Little is known about when the first coffee carts or kiosks emerged except for a footnote in coffee history when street lemonade vendors in Venice sold coffee along with cold beverages to the masses sometime in the fifteenth century.
In 1946, coffee as a “take anywhere, anytime beverage” became even more popular with the invention of coffee vending machines. But perhaps it wasn’t until the likes of Starbucks and Seattle’s Best came into the scene that coffee-drinking took on a whole new meaning. It has percolated from being a “perk upper” and a beverage of conviviality into a lifestyle.
And small entrepreneurs are cashing in on the trend. Coffee carts or kiosks have sprouted on street corners, malls, hospitals, office buildings, beach fronts, theme parks and other recreational areas. Given the right location (visibility and accessibility to coffee drinkers and the public in general) and with little or no competition, coffee carts and kiosks can rake in from US$250 to US$1,500 a day. The great thing about coffee carts is that you can easily pack up and move to another location if business turns out slow.
But before you decide to get into the mobile coffee business, keep in mind that it doesn’t come cheap. Aside from investing in the actual cart or kiosk and equipment, you will have to contend with the regular expenses on lease (if you do end up renting space), business and sanitation permits, coffee beans, syrups, milk, sugar, Styrofoam cups/mugs, and other products. Add to this the salaries of your staff also called “baristas” who prepare and serve your coffees if you won’t be running the business by yourself.
A fully-equipped cart or kiosk could run between US$10,000 to US$30,000. Obviously, if you intend to open in a prestigious or popular location, you will need to spend a little more to make your cart or kiosk look good against other stores in the area.
There are a number of other factors that you should look into before making your first investment. Consider the following:
Location – is the most important factor. An excellent location can easily give you a gross income of from US$20,000-US$30,000 a month by your second month of operation. The locations with the better chances of success include those next to colleges and universities, in a business district, busy streets and tourist areas, airports and large hospitals or clinics, and shopping malls. Make sure to check with the local restaurant and health inspection department if you can operate your coffee business in these areas.
Design – aside from visual appeal, your station must also be designed for speed and efficient customer service as you don’t want them waiting too long. Remember, your cart or kiosk will be frequented by coffee lovers on the go. Thus, speed and quality of both service and product are a must for your customers and your cash register.
Customer Safety – make sure you have insulated cups that keep the coffee hot inside and not on the outside. The lids itself must be secured firmly so that the hot coffee does not spill on your customers at the slightest movement. Have carrying trays available as well to allow for multiple orders all at one time.
Marketing – your main reason for the business is to make money and espresso-based drinks like latte obviously bring in more revenue compared to the usual brewed or “house coffee”. For this reason, you should give special attention to developing an espresso drink-based marketing program and product line which are the more popular choices especially among young coffee drinkers.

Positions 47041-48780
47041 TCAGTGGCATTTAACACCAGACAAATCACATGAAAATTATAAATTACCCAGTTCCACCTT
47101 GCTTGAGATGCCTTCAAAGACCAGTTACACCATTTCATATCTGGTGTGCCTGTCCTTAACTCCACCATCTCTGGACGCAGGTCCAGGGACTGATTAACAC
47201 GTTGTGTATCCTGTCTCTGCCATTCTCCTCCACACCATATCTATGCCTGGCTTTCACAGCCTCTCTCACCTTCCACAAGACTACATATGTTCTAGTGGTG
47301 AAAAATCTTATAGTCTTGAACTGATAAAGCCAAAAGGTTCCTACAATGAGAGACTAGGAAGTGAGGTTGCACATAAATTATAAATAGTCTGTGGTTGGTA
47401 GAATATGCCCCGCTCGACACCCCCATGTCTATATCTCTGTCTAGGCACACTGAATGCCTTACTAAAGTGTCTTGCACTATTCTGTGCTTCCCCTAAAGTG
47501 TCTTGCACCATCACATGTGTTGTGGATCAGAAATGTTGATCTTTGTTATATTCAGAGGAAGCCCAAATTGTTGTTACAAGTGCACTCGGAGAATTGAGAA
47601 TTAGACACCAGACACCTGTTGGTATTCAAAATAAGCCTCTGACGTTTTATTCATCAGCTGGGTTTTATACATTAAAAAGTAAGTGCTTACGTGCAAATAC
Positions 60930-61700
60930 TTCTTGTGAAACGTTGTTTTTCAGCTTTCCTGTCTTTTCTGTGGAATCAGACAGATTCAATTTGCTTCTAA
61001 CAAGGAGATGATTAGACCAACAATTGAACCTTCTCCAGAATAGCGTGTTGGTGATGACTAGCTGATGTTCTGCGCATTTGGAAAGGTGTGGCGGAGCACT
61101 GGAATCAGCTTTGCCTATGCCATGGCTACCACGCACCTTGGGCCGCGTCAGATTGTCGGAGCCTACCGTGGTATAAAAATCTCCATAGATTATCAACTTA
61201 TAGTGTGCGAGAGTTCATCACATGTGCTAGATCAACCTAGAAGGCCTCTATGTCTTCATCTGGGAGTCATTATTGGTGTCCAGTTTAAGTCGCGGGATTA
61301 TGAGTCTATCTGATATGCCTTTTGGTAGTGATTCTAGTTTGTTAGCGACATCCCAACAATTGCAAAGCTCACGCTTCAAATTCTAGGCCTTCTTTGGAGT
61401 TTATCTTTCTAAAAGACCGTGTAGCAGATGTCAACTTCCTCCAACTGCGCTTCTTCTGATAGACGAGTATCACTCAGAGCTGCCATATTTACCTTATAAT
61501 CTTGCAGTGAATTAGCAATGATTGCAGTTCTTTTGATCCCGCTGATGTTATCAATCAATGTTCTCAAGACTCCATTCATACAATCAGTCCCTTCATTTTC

Taste – where the perfect espresso-based beverage depends on you or your baristas’ expertise in coffee preparation not on the variety of flavoured syrup you add to mask the usual bitterness. Coffee preparation, after all, is also an art. Here are some basic preparations:
Caffe espresso or just plain espresso has a thicker consistency compared to other brewed coffee. The secret to its flavour is the pressurized brewing method which fully concentrates all the flavours and natural chemicals. Espresso is the base of such concoctions as latte, cappuccino, mocha, macchiato and Americano.
Cappuccino is prepared with espresso, hot milk and steam milk foam. The foam acts as an insulator to keep the beverage hot for a longer period of time. Some versions will also have a sprinkling of cocoa, cinnamon or nutmeg powder.
Latte which originated from the Italian caffelatte meaning “coffee and milk” is just that, made with espresso and steamed milk.
Caffe au lait is the French version of the latte although the milk that is added is hot. In some coffee houses, the drink is made from strong drip brewed coffee with added steamed milk. It is also the main difference with latte which uses espresso as base.
Caffe mocha is still another variant of latte. It is a mix of one-third espresso, two-thirds steamed milk with a portion of either white or dark chocolate. A mixture of both can also be added to make a cafe zebra mocha. Like the cappussino, cafe mocca has the froth on top although whipped cream can also be added at times. Cinnamon and marshmallows can also be sprinkled for added flavour.
Pricing – know how much your competitors sell their own line of coffee drinks. You’d want your coffee to be priced competitively given your investment and expenses. You neither want to be priced too low at the expense of your revenue nor too high that you lose customers to your competitor down the street.
Are you making money with your own coffee cart or kiosk or thinking about doing so? Be sure to share your comments, thoughts, ideas below…